Florida Bright Futures: Late in February, state legislation in Florida proposed significant changes to the Florida Bright Futures scholarship. The changes would have reduced the degrees eligible for scholarships by creating a list of degrees that lead to direct employment. It would also have reduced the number of college credits funded under the scholarship if the student had earned college credit in high school (such as through Advanced Placement or dual enrollment/dual credit courses). It also would have allowed the legislature to set an annual award amount for National Merit Scholars through the state budget process, rather than tying it to tuition costs. There was significant pushback from Florida residents and legislators and there have been major changes to the bill (including removing the section that would penalize students for early college credits), but it signals efforts by state governments to control over state grants for higher education through the annual budget process. (Article on original proposal.)

College May Require Covid Vaccines: Rutgers University announced they would require students in Fall 2021 to have a Covid-19 vaccine (with exceptions for medical and religious reasons and for students in fully remote or online-only programs). Rutgers is located in New Jersey, a state that experienced a heavy death toll in the early months of the pandemic.

Featured Long Article Episode

This month I suggest listening to This American Life Episode 734: The Campus Tour Has Been Cancelled. This episode looks at the ways that test optional admissions policies have opened the door for more applications to some highly sought colleges, at the same time that other student groups have seen applications drop precipitously. The second part of the episode looks specifically at The University of Texas, which admits the majority of its students based on class rank at Texas high schools.  In the absence of test scores, class rank may rise in importance for other colleges.

Meanwhile, Back at the Office

As Co-Chair of the Homeschool Affinity Group of the Independent Educational Consultants Association (IECA), I was excited to help launch a college admissions panel series focused on admissions for homeschool students. Our first panel included admissions representatives from Stetson University, Vanderbilt University, Whittier College, and University of California.

The conversation was encouraging. Each was excited about having homeschoolers apply to and enroll at their school, and none of the colleges on the panel had extra requirements for homeschoolers. Homeschoolers are admitted at rates that reflect their proportion in the respective applicant pools. Most of the schools read homeschool applications alongside other applications, while one school had an admissions rep who read all homeschool applications.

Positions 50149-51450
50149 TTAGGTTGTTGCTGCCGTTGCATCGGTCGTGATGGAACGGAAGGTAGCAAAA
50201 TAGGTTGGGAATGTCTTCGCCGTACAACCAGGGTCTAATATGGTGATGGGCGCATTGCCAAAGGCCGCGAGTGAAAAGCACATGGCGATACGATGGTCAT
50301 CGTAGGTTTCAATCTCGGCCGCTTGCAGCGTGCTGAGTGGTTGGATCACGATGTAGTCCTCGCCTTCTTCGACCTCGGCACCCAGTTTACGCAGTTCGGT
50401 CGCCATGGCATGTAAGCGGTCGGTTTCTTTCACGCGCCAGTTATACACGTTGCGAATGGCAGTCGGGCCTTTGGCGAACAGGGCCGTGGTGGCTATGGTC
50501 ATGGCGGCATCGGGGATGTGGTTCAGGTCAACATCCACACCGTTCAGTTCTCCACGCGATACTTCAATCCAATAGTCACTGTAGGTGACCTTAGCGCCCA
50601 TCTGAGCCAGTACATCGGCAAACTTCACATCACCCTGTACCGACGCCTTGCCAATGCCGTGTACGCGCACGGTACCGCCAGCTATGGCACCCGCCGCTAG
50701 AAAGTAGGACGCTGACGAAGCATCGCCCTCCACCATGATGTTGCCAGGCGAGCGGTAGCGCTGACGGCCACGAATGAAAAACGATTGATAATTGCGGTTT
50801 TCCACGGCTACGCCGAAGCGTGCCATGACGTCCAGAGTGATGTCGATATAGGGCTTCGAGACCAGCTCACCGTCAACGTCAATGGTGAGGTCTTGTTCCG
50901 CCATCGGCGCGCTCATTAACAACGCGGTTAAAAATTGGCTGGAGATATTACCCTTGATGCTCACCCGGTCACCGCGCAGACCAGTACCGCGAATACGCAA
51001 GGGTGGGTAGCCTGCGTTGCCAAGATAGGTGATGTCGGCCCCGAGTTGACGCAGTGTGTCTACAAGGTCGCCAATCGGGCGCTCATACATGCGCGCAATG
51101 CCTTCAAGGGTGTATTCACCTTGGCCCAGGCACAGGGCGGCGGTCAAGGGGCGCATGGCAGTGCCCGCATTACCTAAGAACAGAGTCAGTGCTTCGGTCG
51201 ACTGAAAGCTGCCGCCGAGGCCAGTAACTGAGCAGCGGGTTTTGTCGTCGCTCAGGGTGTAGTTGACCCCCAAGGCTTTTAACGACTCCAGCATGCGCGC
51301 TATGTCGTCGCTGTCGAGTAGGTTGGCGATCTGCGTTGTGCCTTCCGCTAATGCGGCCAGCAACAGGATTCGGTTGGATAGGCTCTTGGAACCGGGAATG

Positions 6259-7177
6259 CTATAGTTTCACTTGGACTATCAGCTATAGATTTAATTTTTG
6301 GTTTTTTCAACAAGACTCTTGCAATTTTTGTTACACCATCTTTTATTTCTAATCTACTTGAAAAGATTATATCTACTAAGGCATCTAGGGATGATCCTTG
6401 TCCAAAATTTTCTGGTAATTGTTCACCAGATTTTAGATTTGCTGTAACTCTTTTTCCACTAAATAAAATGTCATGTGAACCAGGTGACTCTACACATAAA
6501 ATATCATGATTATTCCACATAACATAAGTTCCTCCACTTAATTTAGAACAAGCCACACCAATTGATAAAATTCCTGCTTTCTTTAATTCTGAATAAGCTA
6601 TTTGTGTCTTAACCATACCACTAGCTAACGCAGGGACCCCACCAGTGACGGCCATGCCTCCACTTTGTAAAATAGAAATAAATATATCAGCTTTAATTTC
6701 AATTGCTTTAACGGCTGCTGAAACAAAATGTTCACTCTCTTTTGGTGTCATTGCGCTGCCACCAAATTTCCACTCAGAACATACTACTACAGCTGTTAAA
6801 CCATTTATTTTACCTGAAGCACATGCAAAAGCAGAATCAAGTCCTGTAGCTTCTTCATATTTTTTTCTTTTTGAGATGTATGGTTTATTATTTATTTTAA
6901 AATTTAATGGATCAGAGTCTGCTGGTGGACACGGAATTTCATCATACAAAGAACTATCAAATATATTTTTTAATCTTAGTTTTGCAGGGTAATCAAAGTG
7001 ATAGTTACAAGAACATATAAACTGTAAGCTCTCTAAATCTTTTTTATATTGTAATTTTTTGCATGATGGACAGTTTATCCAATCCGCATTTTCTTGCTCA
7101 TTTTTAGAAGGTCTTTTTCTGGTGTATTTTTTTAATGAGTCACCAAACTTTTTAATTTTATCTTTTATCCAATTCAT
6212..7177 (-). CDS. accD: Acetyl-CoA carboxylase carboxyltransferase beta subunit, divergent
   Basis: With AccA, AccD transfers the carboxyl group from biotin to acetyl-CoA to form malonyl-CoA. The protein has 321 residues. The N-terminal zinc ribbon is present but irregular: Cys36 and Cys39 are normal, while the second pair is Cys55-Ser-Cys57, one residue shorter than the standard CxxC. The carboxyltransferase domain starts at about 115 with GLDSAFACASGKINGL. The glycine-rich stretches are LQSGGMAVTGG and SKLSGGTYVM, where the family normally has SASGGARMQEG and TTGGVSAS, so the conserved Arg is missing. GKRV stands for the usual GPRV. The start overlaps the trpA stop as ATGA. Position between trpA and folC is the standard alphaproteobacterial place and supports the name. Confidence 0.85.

Each of the representatives mentioned that outside academic experiences, such as dual enrollment/dual credit courses or Advanced Placement coursework, are useful in determining student ability. Whittier, Stetson, and Vanderbilt all found detailed course descriptions and a school profile document helpful to put the student transcript into context.

On the other hand, University of California relies on the student-generated course and grade information that is internal to their application. They don’t review transcripts at all until after admissions offers have been made, so students need to clearly self-advocate in other parts of the application, such as Additional Comments and Other Academic History sections.

The rep from Stetson noted that the majority of their homeschool applications were from in-state students. This isn’t surprising, given that Florida has a large homeschool community and Stetson University is a small college (3,000 students) that is better known regionally.

Homeschool applicants need to understand their audience. The application expectations for a very large university that has to review 100,000 applications will be different than the expectations at a small college that hand reviews every application. It also underscores the need for patience when communicating with admissions reps, who may not be familiar with what homeschooling looks like outside their typical recruiting areas.

I’m looking forward to the next Homeschool Affinity Group college admissions panel in May. It will be interesting to see if there are new insights as we go into the 2021-22 application cycle.

All, College Admissions, College Applications, College Planning, Essay Writing, Testing, Updates

Update for February 2021


Increase in Applications for Some; Declines for Others:  As colleges release early admission decisions, it becomes apparent that the surge in applications reported by high profile colleges was not an across the board phenomenon. Not only did many smaller and regional colleges experience a drop in applications, but also applications from first generation and low-income students dropped. The Full Story on Admissions from Inside Higher Ed discusses these patterns.